The president and his family arrive this weekend. They and we can all go to The Fair next weekend and enjoy ourselves. But, till then we’ll have to take a deep breath and carry on.
Although it’s the mid-August point of no return, when the pace of Vineyard life changes, when Islanders anticipate the fun of summer’s leftover pleasures post-Labor Day, without the tumult and frenzy that marks the three-month season, we’ve a few stressful weeks to endure.
News this week of the planning by the Secret Service for President Obama’s visit and the disruption it will cause, including annoying detours and traffic jams, reminds us that these extraordinary arrivals complicate the annual August chaos by an order of magnitude.
Imagine this: a young woman in the checkout line at Cronig’s with three things in her shopping cart. Behind her, another woman, obviously disappointed by the crowded store and long lines, asks, Do you mind if I go ahead of you. I’m in a hurry. I’m on vacation. This torn-from-real-life vignette is an everyday fact of August life. Vacationers in a swivet, relaxing at warp speed, are familiar and testing, but we’ve learned how to cope.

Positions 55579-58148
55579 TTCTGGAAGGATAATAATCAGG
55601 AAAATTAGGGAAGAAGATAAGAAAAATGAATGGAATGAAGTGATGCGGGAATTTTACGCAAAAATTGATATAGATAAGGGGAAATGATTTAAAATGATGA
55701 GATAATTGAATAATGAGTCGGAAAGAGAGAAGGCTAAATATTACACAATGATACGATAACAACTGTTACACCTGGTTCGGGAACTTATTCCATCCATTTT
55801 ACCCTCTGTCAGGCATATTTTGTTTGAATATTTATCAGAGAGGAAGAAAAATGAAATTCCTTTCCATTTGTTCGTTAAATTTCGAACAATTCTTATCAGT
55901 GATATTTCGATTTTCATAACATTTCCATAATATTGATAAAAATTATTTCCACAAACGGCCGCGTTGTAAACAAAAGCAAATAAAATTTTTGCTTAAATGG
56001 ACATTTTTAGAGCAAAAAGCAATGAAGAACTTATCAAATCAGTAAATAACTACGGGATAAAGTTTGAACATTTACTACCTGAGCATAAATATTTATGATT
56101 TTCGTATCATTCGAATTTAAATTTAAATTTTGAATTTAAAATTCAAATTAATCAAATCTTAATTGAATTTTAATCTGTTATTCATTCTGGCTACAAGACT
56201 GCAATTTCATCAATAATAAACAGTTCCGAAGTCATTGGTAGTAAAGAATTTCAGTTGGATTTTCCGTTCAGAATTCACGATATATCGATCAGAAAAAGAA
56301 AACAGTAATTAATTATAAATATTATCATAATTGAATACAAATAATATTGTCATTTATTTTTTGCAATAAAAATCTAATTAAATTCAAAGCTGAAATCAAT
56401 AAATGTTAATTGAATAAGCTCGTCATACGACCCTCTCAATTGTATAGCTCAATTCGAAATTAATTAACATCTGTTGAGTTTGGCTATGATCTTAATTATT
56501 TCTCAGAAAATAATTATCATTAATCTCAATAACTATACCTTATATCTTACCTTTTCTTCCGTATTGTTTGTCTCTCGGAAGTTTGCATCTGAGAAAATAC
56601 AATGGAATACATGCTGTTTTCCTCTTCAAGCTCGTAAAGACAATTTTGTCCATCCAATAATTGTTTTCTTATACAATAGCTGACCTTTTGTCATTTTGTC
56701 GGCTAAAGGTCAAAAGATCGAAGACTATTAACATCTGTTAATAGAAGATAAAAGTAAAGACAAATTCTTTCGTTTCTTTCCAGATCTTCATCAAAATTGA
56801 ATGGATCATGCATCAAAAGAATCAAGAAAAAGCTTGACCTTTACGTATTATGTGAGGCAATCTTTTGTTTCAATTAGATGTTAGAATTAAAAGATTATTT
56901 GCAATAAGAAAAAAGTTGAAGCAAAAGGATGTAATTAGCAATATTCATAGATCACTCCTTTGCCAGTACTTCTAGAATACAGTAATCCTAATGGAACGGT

We’ve learned to welcome guests, to treat them respectfully, and to reserve our astonishment at the ways in which they live their lives when they’re here. When they’ve gone, we can contemplate what a drag it must be to live lives that make recreation and relaxation so difficult.
That goes double for the president. Whatever one’s political views may be, it is inescapably the case that living his outsized, over-analyzed, over-scrutinized life needs a little Vineyard time to rebalance and refresh. News of security planning for President Obama’s visit, published yesterday on mvtimes.com and linked from the Drudge Report, caused an explosion of web visits that had our servers huffing and puffing till they couldn’t take it anymore. That was a nuisance, and astonishing. But what was more astonishing, and appalling, was the immense volume of Comment posts directed at The Times news story about the security arrangements. The posts came from everywhere, dozens and dozens of them, and nearly every one was horrifyingly, abusively vicious. We trashed them and closed the story to further Comments.
The lesson is that what the Vineyard and Vineyarders have to offer our August guests, even our most august visitors, is not votes or political sympathy but reasonableness, combined with amiability. Not every guest, not every relative, not every child behaves the way one wishes, but we don’t behave the way the most disagreeable of our visitors do, and especially not the way the vast, sociopathic digital underworld does.
Vineyarders are better than that, and anyway, September is coming.